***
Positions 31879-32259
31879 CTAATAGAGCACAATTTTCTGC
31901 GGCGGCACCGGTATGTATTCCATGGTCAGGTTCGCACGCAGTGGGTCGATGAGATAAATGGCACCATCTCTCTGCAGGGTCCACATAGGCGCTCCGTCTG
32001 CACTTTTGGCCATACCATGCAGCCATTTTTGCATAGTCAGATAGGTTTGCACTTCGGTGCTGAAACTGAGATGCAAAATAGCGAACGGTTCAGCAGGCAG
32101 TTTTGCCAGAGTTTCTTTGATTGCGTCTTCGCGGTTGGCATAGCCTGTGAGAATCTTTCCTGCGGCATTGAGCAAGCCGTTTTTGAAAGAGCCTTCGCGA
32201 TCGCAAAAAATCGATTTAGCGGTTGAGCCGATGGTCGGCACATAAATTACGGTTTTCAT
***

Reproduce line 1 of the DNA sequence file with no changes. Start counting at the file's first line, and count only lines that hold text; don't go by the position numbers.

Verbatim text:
Positions 31879-32259